UK retailers join forces to deliver net-zero emissions

2nd July 2020

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Elizabeth Parsons

Amazon, Greggs and Aldi are among 20 UK retailers that have today signed a declaration to develop a decarbonisation plan to guide the industry towards net-zero emissions by 2050.

Coordinated by the British Retail Consortium (BRC), the declaration commissions the creation of a roadmap that will provide retailers with the guidance and support necessary to decarbonise.

In addition to cutting carbon emissions across shops, distribution centres and logistics, the signatories have also committed to decarbonise their supply chains and products.

Research for the roadmap will be carried out by environmental experts, with the plans published alongside a wider industry commitment in the run up to COP26.

“Climate change remains one of the biggest threats to the planet,“ said BRC head of sustainability policy Peter Andrews. “As we start to recover from the coronavirus pandemic there is no better opportunity to build a greener more sustainable world.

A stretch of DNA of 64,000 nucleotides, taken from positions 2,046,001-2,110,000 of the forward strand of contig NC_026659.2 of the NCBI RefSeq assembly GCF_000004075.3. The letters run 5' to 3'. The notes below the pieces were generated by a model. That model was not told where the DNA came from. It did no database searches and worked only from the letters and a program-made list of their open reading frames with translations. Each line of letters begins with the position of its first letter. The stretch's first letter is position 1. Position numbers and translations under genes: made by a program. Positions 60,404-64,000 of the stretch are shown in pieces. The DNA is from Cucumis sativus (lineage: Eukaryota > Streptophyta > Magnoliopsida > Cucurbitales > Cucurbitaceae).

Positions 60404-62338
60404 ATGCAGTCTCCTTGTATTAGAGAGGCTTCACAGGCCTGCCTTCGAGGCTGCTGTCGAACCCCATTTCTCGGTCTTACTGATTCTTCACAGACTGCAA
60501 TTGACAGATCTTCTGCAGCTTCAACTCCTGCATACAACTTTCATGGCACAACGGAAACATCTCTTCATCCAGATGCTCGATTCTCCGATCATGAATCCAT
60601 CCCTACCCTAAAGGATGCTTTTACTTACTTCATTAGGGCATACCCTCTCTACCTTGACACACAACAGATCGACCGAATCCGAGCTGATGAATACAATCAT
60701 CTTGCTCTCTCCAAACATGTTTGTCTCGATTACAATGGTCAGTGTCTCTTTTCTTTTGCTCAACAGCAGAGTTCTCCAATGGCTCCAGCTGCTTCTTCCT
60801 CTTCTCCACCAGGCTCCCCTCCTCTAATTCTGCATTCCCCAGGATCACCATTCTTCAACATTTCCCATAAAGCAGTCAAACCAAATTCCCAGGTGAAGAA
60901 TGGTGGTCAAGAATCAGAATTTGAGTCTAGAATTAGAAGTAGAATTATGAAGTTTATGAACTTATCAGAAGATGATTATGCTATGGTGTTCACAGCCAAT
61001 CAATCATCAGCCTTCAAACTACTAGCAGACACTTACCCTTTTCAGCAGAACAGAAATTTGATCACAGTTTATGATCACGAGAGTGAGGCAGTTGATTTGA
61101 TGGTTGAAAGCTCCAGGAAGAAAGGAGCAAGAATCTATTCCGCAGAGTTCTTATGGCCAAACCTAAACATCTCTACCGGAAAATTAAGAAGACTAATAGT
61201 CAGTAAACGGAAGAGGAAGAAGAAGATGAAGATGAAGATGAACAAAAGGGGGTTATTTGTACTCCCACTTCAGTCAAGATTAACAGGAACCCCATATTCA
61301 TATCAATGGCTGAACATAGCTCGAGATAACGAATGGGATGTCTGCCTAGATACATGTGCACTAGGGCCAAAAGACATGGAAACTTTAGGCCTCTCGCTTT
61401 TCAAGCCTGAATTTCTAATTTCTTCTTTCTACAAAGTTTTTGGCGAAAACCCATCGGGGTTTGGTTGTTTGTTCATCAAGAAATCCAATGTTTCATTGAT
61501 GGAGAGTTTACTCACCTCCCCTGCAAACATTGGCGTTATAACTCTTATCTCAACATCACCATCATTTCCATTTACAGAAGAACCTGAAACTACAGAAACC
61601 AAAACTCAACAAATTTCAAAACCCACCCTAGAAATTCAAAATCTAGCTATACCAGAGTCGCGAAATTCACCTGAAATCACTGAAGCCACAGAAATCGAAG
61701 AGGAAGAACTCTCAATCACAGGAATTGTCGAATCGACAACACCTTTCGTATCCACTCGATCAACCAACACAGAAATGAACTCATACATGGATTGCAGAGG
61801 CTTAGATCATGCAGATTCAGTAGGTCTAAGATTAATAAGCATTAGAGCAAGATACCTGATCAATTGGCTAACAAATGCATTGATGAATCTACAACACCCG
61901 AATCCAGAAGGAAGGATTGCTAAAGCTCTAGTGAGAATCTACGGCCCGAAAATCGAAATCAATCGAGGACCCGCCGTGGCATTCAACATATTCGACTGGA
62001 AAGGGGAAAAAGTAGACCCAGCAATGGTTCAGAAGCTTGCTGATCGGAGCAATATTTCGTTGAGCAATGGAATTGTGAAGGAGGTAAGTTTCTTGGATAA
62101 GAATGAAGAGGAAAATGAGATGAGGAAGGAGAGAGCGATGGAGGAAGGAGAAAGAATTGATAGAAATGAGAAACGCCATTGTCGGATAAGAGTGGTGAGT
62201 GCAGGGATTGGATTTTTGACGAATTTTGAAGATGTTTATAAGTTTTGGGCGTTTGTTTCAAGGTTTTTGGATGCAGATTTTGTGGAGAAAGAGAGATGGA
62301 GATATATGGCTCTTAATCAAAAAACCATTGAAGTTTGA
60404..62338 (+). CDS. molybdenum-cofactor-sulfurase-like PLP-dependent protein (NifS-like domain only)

“The expectations of society are shifting rapidly. Greater action from businesses is expected. Retail will lead the way.“

Signatories to the deceleration include: Aldi, Amazon, the Booksellers Association of the UK & Ireland, Boots, Central England Co-operative, Co-op. Costa Coffee, Dixons Carphone, Greggs, Morrisons, IKEA UK & Ireland, Kingfisher, Lidl, M&S, Missguided, Musgrave, Next; Ocado, TJX UK and WH Smith.

The declaration states that the retailers “are coming together through the BRC to develop a ground-breaking decarbonisation plan that will guide the industry on the steps necessary to accelerate progress to a Net Zero UK, ahead of the government's 2050 target“.

The work will build upon the Better Retail Better World campaign, through which retailers have reduced their carbon emissions from operations by over one-third since 2005.

“Retailers, suppliers and customers all have their part to play in reducing their carbon emissions. This roadmap will be the first step towards a better, more sustainable future,“ Andrews continued.

“It will then be up to wider industry and government to implement the recommendations it set out.“

Image credit: Shutterstock


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